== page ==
Sparks, Nev., July 23, 2014Sierra Nevada Corporation (SNC) announced today the expansion of its Dream Chaser® Space System’s global partnership to include Asia and the Pacific Rim through a recently signed memorandum of cooperative understanding with the Japanese Aerospace Exploration Agency (JAXA). SNC will work with JAXA on potential applications of Japanese technologies and the development of mission concepts for the Dream Chaser spacecraft. Additionally, SNC and JAXA will explore the possibility of launching and landing the Dream Chaser spacecraft in Japan. This international collaboration will widen the breadth of the global capabilities offered by SNC’s Dream Chaser reusable, lifting-body spacecraft.

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GAO Warns NASA $400 Million Short to Finish SLS by 2017

The Government Accountability Office (GAO) praised NASA's technical progress in building the Space Launch System (SLS) in a report released today, but warned that the agency does not have enough funding to complete the rocket in time for its promised first flight in 2017.


GAO pointed out that most NASA programs are required to have a funding and schedule profile that affords at least a 70 percent chance of success -- a "joint confidence level" or JCL -- and SLS does not have that.  The program may be $400 million short of what it needs in order to be ready for the first test launch in 2017 at a 70 percent confidence level, GAO concluded using analysis by the SLS program itself.


Stratocumulus's insight:


On schedule maybe, but definitely over budget.

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Video shows Falcon 9's rocket-assisted splashdown | Spaceflight Now

Video shows Falcon 9's rocket-assisted splashdown | Spaceflight Now | The NewSpace Daily | Scoop.it

SpaceX released a video clip Tuesday showing the first stage of the Falcon 9 rocket descending back to Earth for a controlled, low-speed splashdown in the Atlantic Ocean northeast of Cape Canaveral following launch last week.


The company says the rocket-assisted touchdown is the second consecutive time it has achieved a soft landing of the 12-foot-diameter first stage after a launch, putting SpaceX closer to returning a first stage to a landing pad near Cape Canaveral.

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Dream Chaser flies through major CCiCAP challenge | NASASpaceFlight.com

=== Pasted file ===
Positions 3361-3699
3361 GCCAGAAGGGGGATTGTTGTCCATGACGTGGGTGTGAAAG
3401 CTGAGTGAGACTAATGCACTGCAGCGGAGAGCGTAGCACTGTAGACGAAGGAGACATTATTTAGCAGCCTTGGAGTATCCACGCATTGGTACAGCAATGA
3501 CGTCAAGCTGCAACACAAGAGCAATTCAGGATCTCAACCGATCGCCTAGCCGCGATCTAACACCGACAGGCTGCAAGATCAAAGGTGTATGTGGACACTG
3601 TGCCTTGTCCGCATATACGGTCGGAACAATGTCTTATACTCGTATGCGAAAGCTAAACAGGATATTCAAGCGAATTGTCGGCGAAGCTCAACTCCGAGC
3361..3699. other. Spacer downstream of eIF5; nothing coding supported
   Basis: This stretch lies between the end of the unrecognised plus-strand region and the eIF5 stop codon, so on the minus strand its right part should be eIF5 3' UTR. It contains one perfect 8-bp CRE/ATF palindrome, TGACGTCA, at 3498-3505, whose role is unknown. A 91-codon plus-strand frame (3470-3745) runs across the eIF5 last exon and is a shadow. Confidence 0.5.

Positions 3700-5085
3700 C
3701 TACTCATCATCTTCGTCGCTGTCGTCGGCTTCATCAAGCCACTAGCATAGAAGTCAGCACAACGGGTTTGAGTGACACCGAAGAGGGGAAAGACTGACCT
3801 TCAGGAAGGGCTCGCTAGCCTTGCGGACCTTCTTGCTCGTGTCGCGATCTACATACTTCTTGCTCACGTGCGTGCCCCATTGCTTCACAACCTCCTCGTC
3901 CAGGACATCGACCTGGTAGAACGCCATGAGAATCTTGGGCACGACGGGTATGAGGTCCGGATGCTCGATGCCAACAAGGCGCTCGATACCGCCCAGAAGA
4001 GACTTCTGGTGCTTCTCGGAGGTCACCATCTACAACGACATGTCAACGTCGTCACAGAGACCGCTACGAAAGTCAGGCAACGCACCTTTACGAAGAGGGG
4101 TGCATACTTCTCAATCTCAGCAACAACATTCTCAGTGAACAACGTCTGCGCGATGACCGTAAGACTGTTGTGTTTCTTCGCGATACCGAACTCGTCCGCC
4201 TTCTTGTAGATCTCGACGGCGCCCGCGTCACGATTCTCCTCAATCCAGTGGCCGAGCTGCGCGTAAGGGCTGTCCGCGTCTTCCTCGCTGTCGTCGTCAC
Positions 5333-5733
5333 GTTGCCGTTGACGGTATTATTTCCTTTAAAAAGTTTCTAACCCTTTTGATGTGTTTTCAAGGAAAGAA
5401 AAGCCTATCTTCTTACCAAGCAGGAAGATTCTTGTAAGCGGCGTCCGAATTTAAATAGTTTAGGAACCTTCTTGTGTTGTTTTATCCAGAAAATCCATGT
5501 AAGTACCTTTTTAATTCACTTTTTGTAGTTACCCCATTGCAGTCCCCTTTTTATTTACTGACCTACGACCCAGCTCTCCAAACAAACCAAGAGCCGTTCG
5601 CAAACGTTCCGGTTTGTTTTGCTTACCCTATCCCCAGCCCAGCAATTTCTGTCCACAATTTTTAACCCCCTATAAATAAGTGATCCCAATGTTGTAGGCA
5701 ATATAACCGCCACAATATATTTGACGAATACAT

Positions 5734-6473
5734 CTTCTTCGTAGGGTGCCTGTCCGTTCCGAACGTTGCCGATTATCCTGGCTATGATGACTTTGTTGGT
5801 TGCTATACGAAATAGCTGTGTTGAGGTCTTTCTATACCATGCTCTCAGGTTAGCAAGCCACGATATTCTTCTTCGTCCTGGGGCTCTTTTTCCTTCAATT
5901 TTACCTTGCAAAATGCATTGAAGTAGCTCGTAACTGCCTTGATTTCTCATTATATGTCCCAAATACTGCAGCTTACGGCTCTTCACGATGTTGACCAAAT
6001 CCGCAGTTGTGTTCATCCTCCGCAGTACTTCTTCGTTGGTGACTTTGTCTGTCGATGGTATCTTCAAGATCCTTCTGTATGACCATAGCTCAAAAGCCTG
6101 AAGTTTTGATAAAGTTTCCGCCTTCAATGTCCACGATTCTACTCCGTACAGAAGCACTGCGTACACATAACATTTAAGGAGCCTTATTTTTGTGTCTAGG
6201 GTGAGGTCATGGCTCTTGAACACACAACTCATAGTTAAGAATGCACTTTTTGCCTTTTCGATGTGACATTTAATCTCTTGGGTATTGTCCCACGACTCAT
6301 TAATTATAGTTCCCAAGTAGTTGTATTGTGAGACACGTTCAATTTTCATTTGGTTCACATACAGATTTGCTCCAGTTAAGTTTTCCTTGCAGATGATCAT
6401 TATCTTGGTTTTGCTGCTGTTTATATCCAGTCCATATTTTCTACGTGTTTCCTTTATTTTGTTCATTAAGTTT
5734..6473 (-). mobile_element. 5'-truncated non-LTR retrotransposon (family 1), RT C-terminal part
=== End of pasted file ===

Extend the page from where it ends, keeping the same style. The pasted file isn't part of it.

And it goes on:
Dream Chaser flies through major CCiCAP challenge | NASASpaceFlight.com | The NewSpace Daily | Scoop.it

Sierra Nevada Corporation (SNC) are one step closer from allowing a human crew to fly inside the Dream Chaser spacecraft, as the vehicle passed yet another Commercial Crew Integrated Capability (CCiCap) milestone. While Milestone 9 has the rather mundane title of Risk Reduction and Technology Readiness Level (TRL), it provided the baby orbiter with a major review of her key systems.


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SpaceX Critics in the House Keep the Pressure on | SpaceNews.com

SpaceX Critics in the House Keep the Pressure on | SpaceNews.com | The NewSpace Daily | Scoop.it

WASHINGTON — Space Exploration Technologies Corp.’s bid for access to the U.S. Defense Department launch market has many champions on Capitol Hill, but the chairman of the House Armed Services strategic force subcommittee, which oversees military space activities, remains firmly in the skeptics’ camp.


Rep. Mike D. Rogers (R-Ala.), whose home state hosts a major production facility of SpaceX archrival United Launch Alliance, said Hawthorne, California-based SpaceX “has a ways to go” before it can be entrusted with billion-dollar national security satellites.

Stratocumulus's insight:


"In her May 20 letter to Rogers, James says one of the most significant anomalies on a SpaceX certification flight occurred on the maiden launch of the Falcon 9 v1.1 variant Sept. 29. The mission successfully placed a Canadian satellite into low Earth orbit, but a postdeployment reignition of the rocket’s upper stage — intended as a demonstration of the Falcon 9’s ability to deploy geostationary-orbiting spacecraft — did not take place as planned."


If that's the best that Rogers has then he has absolutely nothing. A slight upgrade in insulation on the Falcon 9v1.1's upper stage engine fixed this problem entirely. It performed flawlessly on its first mission to place the SES-8 satellite into geostationary transfer orbit on December 3, 2013, and then flawlessly again one month later when it placed the Thaicom 6 satellite into geostationary transfer orbit on January 6th of this year. It has performed flawlessly ever since. As usual, Congress wasting taxpayers' money with partisan, parochial, dishonest dog and pony shows.

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Ron Morris's comment, July 24, 3:42 AM
Mike D. Rogers has stupid fake hair
Stratocumulus's comment, July 25, 12:01 AM
lol. I'm wondering what he feeds that thing!